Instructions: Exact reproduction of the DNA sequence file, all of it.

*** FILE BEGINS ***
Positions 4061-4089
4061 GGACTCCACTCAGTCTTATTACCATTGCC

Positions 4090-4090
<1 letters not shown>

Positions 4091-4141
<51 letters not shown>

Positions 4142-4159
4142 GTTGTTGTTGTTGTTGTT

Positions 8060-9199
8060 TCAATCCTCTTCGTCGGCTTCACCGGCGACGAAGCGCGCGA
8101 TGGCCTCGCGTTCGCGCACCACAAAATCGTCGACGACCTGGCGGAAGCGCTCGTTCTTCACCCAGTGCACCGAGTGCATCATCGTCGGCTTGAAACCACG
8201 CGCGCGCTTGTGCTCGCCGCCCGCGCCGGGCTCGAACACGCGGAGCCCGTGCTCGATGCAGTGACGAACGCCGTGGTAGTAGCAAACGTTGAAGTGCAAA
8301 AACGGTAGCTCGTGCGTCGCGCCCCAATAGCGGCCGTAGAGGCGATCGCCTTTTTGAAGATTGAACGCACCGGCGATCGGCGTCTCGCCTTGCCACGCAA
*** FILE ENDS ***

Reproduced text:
Positions 4061-4089
4061 GGACTCCACTCAGTCTTATTACCATTGCC

Positions 4090-4090
<1 letters not shown>

Positions 4091-4141
<51 letters not shown>

Positions 4142-4159
4142 GTTGTTGTTGTTGTTGTT

Positions 8060-9199
8060 TCAATCCTCTTCGTCGGCTTCACCGGCGACGAAGCGCGCGA
8101 TGGCCTCGCGTTCGCGCACCACAAAATCGTCGACGACCTGGCGGAAGCGCTCGTTCTTCACCCAGTGCACCGAGTGCATCATCGTCGGCTTGAAACCACG
8201 CGCGCGCTTGTGCTCGCCGCCCGCGCCGGGCTCGAACACGCGGAGCCCGTGCTCGATGCAGTGACGAACGCCGTGGTAGTAGCAAACGTTGAAGTGCAAA
8301 AACGGTAGCTCGTGCGTCGCGCCCCAATAGCGGCCGTAGAGGCGATCGCCTTTTTGAAGATTGAACGCACCGGCGATCGGCGTCTCGCCTTGCCACGCAA